Wiley communicates very similar messages to many minority directors and artists alike, showing a sort of visual and conceptual consensus. Isaac Julien’s Black Skin, White Masks, a docudrama on the life and work of Frantz Fanon follows a hugely similar narrative on post-colonial thought. Royal academician, Yinka Shonibare CBE, has famously reimagined western clothing styles and objects in vibrant African prints. Shonibare’s Nelson’s Ship in a Bottle features the same maritime imagery present in Wiley’s exhibition, which could also be joined with Kara Walker in her Resurrection Story with Patrons (fig. 12 and 13). Each artwork has its own individual message, but collectively we cannot ignore this uprooting of the long-buried truths of Transatlantic trade.
It takes the courage to reveal other narratives for people of colour to see themselves represented in art. It takes equal respect and accessibility in order to connect another strand of creatorship to the canon we know. As we have established in the previous chapter, we should not seek to create a new historical canon, because that is not the nature of this discipline. Artists are teaching us to place more leadership and respect in the hands of more people of colour to express new ways to study hidden concepts. We must search for our own “miraculous.” That being equality in representation in the art world. A miracle suggests something unattainable without divine intervention. But, to reiterate the writings of Fanon:
“When colonization remains unchallenged by armed resistance; when the sum of harmful stimulants reaches a certain threshold, the colonized defences collapse.”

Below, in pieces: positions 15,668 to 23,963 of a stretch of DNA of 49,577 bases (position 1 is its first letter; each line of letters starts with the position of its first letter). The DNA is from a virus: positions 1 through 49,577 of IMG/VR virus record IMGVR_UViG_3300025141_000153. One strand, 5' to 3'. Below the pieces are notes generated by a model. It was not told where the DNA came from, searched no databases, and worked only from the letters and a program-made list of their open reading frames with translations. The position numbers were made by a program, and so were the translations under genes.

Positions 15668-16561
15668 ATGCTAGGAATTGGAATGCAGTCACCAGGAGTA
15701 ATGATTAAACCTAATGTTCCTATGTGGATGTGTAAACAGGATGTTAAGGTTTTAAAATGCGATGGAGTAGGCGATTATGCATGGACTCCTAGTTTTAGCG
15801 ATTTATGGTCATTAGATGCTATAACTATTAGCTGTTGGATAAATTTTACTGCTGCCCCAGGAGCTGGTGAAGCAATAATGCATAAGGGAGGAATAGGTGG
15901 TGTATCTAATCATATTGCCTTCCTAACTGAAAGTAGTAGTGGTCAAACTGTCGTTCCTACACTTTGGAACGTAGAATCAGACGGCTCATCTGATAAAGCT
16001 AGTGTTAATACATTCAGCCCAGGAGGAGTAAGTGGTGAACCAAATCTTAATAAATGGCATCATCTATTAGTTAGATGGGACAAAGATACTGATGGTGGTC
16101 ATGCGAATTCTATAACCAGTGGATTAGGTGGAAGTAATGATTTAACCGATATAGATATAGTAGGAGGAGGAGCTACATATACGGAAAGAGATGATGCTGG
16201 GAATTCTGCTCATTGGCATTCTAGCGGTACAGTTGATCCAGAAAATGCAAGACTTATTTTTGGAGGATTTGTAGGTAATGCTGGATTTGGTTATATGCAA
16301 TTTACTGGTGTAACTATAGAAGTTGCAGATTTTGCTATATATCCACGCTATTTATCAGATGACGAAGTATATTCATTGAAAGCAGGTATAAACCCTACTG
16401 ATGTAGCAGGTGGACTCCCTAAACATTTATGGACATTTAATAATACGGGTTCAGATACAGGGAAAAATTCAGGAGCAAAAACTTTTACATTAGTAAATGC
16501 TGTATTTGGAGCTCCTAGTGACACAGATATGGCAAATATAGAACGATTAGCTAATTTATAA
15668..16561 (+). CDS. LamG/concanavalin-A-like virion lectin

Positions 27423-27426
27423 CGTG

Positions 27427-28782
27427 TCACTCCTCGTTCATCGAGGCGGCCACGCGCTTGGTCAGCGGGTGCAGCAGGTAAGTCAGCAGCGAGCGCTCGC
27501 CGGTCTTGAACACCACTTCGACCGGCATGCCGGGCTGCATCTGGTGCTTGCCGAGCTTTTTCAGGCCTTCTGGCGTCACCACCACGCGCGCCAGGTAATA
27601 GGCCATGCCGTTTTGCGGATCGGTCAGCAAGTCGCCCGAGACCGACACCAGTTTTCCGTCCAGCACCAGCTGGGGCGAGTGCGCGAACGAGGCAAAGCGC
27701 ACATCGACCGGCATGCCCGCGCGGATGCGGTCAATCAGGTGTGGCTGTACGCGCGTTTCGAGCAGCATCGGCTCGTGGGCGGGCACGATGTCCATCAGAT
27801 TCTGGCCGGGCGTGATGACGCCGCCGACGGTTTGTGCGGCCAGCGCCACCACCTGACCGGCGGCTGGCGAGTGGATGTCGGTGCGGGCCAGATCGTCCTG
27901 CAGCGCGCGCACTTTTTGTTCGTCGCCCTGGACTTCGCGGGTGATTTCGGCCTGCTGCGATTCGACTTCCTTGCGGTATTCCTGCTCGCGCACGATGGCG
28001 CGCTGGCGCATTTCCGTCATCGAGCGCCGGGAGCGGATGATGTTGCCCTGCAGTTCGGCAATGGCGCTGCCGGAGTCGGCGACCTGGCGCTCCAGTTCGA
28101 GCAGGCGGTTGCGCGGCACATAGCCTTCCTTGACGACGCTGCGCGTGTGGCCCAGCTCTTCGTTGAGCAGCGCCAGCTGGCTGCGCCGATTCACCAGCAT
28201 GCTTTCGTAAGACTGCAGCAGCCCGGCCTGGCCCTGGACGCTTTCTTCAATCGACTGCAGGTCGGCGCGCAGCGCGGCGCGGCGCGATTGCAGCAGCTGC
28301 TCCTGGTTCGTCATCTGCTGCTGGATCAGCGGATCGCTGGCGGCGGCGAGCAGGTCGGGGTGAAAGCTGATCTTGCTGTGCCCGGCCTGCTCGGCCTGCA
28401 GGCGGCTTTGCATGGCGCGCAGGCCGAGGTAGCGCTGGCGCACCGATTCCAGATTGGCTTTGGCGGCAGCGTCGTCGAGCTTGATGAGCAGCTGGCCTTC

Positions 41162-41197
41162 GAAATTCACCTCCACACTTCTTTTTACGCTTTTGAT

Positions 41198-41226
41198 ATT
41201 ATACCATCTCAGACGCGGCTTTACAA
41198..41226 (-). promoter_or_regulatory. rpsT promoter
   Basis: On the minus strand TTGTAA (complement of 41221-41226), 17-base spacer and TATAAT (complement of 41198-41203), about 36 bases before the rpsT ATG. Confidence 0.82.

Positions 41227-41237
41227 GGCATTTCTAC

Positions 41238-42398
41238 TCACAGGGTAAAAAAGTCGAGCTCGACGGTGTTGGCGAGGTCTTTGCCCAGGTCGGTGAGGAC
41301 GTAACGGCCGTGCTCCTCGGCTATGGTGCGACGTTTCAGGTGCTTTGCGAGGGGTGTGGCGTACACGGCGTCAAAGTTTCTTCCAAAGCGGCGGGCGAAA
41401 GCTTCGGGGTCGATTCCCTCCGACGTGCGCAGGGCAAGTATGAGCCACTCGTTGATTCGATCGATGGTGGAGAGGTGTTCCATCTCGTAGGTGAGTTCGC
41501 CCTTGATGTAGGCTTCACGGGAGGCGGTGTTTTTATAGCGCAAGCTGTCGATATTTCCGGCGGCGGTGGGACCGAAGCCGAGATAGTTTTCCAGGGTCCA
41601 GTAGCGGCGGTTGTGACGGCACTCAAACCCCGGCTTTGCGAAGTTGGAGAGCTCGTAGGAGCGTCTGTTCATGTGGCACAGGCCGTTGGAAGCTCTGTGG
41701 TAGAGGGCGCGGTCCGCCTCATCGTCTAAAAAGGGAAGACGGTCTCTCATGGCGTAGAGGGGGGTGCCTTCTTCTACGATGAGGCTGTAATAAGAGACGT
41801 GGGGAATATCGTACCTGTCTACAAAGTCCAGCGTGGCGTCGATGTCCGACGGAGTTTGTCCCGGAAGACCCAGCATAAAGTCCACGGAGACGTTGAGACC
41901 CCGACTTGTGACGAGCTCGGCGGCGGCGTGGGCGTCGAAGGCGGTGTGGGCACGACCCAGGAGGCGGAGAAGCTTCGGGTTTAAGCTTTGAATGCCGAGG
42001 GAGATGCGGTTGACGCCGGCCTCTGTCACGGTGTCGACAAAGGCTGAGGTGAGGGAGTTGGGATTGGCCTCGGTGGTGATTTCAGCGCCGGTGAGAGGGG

If we do not actively seek the “likeness” of people of colour, as we will explore in the next chapter, we will find ourselves, passengers, not on a ship of fools, but a voyage of the ignorant.
 Catherine Grant and Dorothy Price, “Decolonizing Art History,” Art History 43, no.1 (2020): 8-66.
 Eugenie Tsai, Kehinde Wiley: A New Republic (Munich: Prestel Verlag, 2015), 34.
 Johann Joachim Winckelmann, Reflections on the Imitation of Greek Works in Painting and Sculpture (Oxford: Oxford Press, 1755), 35. See also, Mark Bradley, The Importance of Colour on Ancient Marble Sculpture (Association of Art Historians: London, 2005).
 David Bindman, Henry Louis Gates, and Karen CC Dalton, The Image of the Black in Western Art. Vol. 3 (Boston: Harvard University Press, 2010).
 Tsai, Kehinde Wiley, 34. See also, Dereck C. Murray, “Kehinde Wiley: Splendid Bodies.” Nka 21 Journal of Contemporary African Art, no. 1 (2007).
 Harry Berger, “Fictions of the Pose: Facing the Gaze of Early Modern Portraiture” Representations, no. 46 (1994): 94.
 Tsai, Kehinde Wiley, 17.
 Tsai, Kehinde Wiley, 79.
 Lawrence E. Klein, “Politeness and the Interpretation of the British Eighteenth Century,” The Historical Journal 46, no. 4 (2002): p. 871.
 Siegrid Schmidt, “Sebastian Brant’s Ship of Fools and its Woodcuts.” in Behaving like Fools: Voice, Gesture, and Laughter in Texts, Manuscripts, and Early Books, ed. L. Perry and A.G. Schwartz (Turnhout: Brepols, 2010): 81-108.
 Tom Griffith, Plato: ‘The Republic’, ed. G.R.F Ferrari (Cambridge: Cambridge University Press, 2000), 191-192.
 Tsai, Kehinde Wiley, 79.
 British Film Institute, “In conversation with… portrait artist Kehinde Wiley | BFI,” London, published December 7, 2017, YouTube video, 45:34, https://www.youtube.com/watch?v=uSbIadqgrYw.
 Frantz Fanon, The Wretched of the Earth (New York: Grove Press, 1963).
 Narrenschiff, directed by Kehinde Wiley, narrated by CCH Pounder (London: The Stephen Friedman Gallery, 2017) https://www.stephenfriedman.com/artists/56-kehinde-wiley/works/13193/
 British Film Institute, “In conversation with,” 2017.
 Tsai, Kehinde Wiley, 79
 Bell Hooks, Black looks: race and representation (Boston: South End Press, 1992), 115-131. See also, Bell Hooks, Yearning: race, gender and cultural politics (Boston: South End Press, 1990), 23-33.
 Frantz Fanon, Black Skin, White Masks (New York: Grove Press, 2008).
 Frantz Fanon, The Wretched of the Earth, 182.Recommend0 recommendationsPublished in